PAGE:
If interested, you can read more about it at the following link:

        Aeris Calendar is Shareware. It is free to try for 21 days to see if it meets your needs. Normal license cost is $19.95. At the moment (for a limited time), Esumsoft is offering a site-wide discount of 15% – so the cost would be less.

        Thus far, I’ve found it more than meets my own needs (both the calendar application and the weather program).

      2. dmacleo said on July 28, 2016 at 9:44 pm

        I have used weather exchange for years as it shows stations 2 miles from me
        I use(d) it on win7 and also use it on win10

        have not yet tried ambientweathers new software, no reason as the linked one works well for me

  13. Phloo said on September 12, 2015 at 7:28 pm

    I just finished developing the newest weather application.

    – it looks really good and has nice animations
    – provides good weather information using WorldWeatherOnline API (5 day forecast, hourly weather information, including temp, feels like, heat index, chances of rain, of fog, of ice, of snow….and much more)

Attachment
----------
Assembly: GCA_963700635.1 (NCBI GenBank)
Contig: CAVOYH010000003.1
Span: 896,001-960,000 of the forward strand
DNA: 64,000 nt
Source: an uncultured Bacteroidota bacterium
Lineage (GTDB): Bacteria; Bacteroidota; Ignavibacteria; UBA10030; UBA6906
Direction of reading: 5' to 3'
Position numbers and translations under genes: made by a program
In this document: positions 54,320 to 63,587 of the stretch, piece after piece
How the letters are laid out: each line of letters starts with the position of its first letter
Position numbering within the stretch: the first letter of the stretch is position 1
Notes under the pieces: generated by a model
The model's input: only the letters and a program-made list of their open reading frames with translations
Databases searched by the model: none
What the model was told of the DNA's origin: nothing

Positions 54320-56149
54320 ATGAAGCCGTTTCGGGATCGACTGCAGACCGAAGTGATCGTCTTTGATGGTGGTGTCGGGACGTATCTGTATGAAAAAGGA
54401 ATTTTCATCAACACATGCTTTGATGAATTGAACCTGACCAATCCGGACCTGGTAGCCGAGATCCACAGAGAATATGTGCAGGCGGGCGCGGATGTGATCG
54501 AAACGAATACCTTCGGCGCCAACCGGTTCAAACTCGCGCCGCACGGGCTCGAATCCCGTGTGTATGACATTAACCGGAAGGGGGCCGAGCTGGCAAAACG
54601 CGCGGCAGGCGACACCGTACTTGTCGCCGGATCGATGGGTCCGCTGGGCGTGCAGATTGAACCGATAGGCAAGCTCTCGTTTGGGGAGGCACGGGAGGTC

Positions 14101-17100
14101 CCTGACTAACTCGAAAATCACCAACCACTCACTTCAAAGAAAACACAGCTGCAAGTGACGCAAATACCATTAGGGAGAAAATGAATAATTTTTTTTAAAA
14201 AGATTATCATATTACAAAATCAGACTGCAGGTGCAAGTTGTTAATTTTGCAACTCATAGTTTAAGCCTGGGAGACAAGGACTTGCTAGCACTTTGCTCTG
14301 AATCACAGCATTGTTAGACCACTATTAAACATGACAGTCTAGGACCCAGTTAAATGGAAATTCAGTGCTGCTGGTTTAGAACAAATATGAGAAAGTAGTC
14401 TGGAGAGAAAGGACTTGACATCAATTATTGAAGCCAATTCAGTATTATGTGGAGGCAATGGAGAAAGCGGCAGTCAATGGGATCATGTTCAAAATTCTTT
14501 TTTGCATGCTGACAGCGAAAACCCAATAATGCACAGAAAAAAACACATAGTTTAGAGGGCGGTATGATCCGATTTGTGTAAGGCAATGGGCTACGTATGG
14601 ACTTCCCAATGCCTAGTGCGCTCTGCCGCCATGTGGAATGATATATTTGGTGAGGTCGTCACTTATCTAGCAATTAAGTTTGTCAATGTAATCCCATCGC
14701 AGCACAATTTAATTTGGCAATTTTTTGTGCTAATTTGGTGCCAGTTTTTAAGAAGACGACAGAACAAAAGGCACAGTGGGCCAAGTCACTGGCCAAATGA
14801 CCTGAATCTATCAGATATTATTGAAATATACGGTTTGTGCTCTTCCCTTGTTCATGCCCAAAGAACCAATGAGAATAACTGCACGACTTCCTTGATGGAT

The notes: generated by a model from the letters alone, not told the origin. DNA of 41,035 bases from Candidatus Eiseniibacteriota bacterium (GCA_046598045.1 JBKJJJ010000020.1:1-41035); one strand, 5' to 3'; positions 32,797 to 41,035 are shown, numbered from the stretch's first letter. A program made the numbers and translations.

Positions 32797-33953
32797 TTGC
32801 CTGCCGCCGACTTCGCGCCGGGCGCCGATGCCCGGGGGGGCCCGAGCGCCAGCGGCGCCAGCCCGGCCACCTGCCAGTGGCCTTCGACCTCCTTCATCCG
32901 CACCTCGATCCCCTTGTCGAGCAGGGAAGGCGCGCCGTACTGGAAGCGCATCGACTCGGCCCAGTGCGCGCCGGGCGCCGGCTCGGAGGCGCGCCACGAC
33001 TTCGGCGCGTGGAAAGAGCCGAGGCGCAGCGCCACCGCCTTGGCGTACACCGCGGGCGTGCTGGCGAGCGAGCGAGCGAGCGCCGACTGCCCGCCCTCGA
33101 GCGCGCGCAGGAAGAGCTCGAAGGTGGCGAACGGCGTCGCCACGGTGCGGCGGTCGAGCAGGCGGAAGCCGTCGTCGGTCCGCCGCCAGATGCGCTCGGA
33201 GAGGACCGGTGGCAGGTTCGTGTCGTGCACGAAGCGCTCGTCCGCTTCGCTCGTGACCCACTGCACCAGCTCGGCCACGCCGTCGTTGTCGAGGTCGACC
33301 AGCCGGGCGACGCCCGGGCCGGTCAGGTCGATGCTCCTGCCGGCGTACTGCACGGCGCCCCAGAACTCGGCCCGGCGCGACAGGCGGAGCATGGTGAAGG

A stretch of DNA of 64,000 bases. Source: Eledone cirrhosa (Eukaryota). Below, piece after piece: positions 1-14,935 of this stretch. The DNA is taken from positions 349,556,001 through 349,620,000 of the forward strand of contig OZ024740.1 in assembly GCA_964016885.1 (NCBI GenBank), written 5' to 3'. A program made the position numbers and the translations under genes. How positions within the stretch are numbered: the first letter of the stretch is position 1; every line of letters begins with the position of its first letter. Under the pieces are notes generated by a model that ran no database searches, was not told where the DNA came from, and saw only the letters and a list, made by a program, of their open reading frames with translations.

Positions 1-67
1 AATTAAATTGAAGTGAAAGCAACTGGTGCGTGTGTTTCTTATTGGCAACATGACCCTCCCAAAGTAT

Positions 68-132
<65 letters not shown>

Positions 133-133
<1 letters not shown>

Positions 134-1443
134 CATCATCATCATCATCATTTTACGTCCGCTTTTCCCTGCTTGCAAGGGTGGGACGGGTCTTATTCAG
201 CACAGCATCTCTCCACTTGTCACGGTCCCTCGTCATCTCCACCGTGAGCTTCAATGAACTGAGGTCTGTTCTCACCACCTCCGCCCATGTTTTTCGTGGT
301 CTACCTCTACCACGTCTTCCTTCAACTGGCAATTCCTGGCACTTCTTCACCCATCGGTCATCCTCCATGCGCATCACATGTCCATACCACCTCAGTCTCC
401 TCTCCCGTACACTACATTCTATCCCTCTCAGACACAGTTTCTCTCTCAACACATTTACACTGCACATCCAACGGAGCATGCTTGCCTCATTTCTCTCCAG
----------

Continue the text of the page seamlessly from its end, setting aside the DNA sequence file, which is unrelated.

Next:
– can change desktop background depending on weather conditions
    – has voice description
    – has voice recognition (you can ask about weather, time, google searches, computer shutdown and many others)

    It is called Elements of Nature and you can download it from CNET:

    Also Softpedia made a nice review about it, guaranteed that is virus free and listed it on their website:

    Check my website for more SW:

    1. ilo said on May 25, 2016 at 5:51 pm

      It’s not a free app. This is spam by the developer.

  14. Anonymous said on September 8, 2015 at 4:23 am

    been trying to get weatherbug to fix their lightning app(spark) for months and they seem to think only people in northern Kansas and southern Nebraska should have proper access. their support team sucks.

  15. george said on March 19, 2015 at 10:01 pm

    what about weather network?

  16. Candace said on December 4, 2014 at 6:30 pm

    I am with “Jim in White Plains” on this – had both WeatherPulse (it died) then Weathermate (no forecast available for weeks now).
    Both were great programs when they worked. Small, unobtrusive but everything I wanted to know on both.
    Have been trying out Weather Watcher Live but I really do not like it.
    Going to give sWeather a try next.